One of the interesting things about Oxford, Mississippi is the extent of their live music scene for being such a small town. Of course the University of Mississippi is there, but there’s almost more live music in Oxford than in Memphis sometimes, and that can make for some interesting dilemmas, such as the one March 28, where Duwayne Burnside and the Rev. John Wilkins were at the Powerhous
e, and Eric Deaton, one of the late R.L. Burnside’s disciples, was at The Blind Pig
on Lamar. Although I chose to go to the Powerhouse initially, around 10 PM or so I decided to head over to the Blind Pig and catch the end of Eric Deaton’s set. As it turned out, Duwayne Burnside’s brother Garry was over there, and sat in with Eric Deaton’s trio on several songs. Not long after that, Duwayne Burnside and a lot of other people came over from the Powerhouse as that event had ended, and it ended up being a great ending to an amazing night of Hill Country blues in Oxford. And the rain had finally ended too.
While registering for the Southern Entertainment Awards at Resorts Casino in Tunica, I looked on my phone and saw where a concert of Hill Country blues was taking place at the Powerhouse Community Arts Center in Oxford. The weather had gotten really bad, with high winds, thunder and lightning, but I decided to drive over that way from Tunica, stopping for dinner at the Oyster Bar in Como. The concert had already started when I got to Oxford, and Sharde Thomas was on stage with the Rising Star Fife and Drum Band. I learned that the event was being held for the attendees of the Southern Literary Festival, which was being held on the Ole Miss campus nearby. After the fife and drum band, Hill Country blues legend Duwayne Burnside came on stage with his band, including David Kimbrough Jr on drums, and played a selection of traditional and modern blues songs, getting the most applause for his reading of his father’s “See My Jumper Hanging Out On The Line.” (The strange title of that song had always mystified me, until I read recently that rural women who were cheating on their husbands used to hang a man’s jumpsuit on their clothesline as a signal to their boyfriends that the coast was clear and they could come over). Duwayne Burnside was followed by the Rev. John Wilkins, whose style of gospel is largely based on the music of Hill Country blues, despite the religious tone of the lyrics. Although I had seen all the performers elsewhere in the past, it was an exciting and enjoyable performance.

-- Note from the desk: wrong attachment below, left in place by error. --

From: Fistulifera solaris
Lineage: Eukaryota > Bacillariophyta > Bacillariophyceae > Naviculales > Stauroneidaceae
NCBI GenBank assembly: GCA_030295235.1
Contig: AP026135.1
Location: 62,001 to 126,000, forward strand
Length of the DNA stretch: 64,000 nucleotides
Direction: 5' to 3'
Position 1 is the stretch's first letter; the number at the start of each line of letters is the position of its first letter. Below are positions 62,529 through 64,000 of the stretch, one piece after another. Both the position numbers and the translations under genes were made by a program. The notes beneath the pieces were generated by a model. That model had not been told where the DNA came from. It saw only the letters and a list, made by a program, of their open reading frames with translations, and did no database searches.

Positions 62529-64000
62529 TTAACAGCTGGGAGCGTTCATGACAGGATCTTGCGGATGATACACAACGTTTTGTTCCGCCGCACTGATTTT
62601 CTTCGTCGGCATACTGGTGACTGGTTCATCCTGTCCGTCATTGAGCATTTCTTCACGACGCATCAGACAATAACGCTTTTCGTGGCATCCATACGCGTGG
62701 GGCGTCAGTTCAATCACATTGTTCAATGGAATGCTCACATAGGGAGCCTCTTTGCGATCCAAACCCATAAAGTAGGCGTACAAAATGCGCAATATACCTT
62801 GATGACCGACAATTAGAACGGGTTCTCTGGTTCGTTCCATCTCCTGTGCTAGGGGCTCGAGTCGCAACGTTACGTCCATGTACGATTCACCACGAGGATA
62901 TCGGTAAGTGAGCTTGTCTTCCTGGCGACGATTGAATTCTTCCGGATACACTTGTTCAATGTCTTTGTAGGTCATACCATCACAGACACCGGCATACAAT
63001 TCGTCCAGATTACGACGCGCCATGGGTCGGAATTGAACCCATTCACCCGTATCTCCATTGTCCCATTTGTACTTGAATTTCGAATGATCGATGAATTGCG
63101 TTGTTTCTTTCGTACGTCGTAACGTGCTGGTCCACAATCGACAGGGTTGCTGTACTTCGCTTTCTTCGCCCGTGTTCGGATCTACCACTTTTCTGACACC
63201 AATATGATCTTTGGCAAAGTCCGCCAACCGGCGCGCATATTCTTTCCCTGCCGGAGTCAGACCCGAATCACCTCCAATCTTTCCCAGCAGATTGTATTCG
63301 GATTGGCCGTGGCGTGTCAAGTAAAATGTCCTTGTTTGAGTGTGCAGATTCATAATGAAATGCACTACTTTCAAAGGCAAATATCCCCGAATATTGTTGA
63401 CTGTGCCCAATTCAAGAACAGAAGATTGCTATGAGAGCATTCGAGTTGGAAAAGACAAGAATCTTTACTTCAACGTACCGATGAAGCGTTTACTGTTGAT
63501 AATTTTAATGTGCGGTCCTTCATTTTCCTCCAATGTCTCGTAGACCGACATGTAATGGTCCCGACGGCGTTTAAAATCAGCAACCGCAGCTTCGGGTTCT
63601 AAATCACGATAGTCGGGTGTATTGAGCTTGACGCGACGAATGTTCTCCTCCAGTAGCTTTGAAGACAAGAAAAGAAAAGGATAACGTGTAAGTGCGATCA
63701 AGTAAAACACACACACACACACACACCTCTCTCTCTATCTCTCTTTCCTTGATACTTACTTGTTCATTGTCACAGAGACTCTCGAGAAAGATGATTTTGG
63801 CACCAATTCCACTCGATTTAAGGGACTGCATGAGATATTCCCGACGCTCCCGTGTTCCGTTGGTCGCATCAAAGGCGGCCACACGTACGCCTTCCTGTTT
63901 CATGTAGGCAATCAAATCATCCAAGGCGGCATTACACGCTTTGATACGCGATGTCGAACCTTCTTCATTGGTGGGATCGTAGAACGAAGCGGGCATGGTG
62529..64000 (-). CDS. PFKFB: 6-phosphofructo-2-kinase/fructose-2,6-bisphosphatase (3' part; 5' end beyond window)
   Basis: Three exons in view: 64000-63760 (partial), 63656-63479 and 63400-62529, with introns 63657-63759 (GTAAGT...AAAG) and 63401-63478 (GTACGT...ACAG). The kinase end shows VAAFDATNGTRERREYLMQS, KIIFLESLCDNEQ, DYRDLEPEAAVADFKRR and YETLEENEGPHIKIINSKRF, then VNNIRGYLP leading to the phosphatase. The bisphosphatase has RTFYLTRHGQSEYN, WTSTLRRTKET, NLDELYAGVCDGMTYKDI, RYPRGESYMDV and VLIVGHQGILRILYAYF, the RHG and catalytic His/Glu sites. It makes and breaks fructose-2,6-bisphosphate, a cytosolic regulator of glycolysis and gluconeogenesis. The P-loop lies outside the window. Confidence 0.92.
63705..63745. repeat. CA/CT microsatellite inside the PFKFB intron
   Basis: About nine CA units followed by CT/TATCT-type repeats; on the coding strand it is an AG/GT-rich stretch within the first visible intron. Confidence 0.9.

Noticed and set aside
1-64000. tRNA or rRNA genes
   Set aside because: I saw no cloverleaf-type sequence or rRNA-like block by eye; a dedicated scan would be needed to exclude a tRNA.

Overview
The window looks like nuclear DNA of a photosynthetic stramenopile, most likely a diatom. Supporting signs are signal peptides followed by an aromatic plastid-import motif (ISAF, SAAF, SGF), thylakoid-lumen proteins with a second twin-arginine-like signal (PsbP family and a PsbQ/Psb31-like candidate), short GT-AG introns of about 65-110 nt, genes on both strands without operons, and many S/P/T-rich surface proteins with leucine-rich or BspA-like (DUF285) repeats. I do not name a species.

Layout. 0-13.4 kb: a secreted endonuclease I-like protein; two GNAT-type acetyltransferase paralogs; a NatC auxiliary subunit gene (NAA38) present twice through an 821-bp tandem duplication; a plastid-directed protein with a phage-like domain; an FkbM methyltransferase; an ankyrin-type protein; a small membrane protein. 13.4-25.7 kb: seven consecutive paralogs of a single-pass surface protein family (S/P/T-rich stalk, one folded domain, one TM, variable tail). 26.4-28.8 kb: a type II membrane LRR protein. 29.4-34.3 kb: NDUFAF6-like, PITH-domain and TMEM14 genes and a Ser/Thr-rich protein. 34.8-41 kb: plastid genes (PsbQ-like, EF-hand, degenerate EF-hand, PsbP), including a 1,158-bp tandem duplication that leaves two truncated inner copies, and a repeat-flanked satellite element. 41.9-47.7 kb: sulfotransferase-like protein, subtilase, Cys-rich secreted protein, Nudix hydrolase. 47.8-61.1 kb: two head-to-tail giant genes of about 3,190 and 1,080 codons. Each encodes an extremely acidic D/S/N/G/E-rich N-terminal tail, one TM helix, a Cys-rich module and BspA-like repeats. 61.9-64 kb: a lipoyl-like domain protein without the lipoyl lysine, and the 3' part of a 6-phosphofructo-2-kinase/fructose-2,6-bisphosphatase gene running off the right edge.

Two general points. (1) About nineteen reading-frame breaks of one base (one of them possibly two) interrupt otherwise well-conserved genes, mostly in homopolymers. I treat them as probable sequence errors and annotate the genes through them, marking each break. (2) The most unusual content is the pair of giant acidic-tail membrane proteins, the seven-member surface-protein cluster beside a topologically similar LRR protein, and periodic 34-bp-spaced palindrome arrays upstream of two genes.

It’s a long way from Beirut to Memphis, and Lebanon is definitely not the first place you think of when it comes to blues, but that didn’t stop the Wanton Bishops
, a Beirut-based blues/rock band, some of whose members had met outside a well-known Beirut blues bar. After several years of growing popularity in Lebanon, Turkey and France, the Bishops started gaining attention from American audiences as well. Sponsored by Red Bull, the Wanton Bishops ended their triumphant appearance at South By Southwest in Austin with a journey up Highway 61 from New Orleans to Memphis by way of Clarksdale, documented by a film crew. Perhaps the apotheosis of that journey was a recording session in a most appropriate place, Boo Mitchell’s legendary Royal Studios
in South Memphis, the place where classic recordings were made by Al Green, Otis Clay, Syl Johnson, O. V. Wright and many others. For young, blues-loving men from the Middle East, it must have seemed like the dream of a lifetime. Although it took all day, it resulted in one perfect song, and some lasting memories.
Memphis is literally loaded with incredible soul and funk bands, and occasionally local restaurants and clubs feature some of them. Joshua McCain and the Soul Seven have recently started playing every Tuesday night at El Toro Loco
in Hickory Hill from 7-9 PM, with singer Jay Bailey as their featured vocalist. I like to come out and support live music, and it is especially enjoyable to have a live music event early in the week.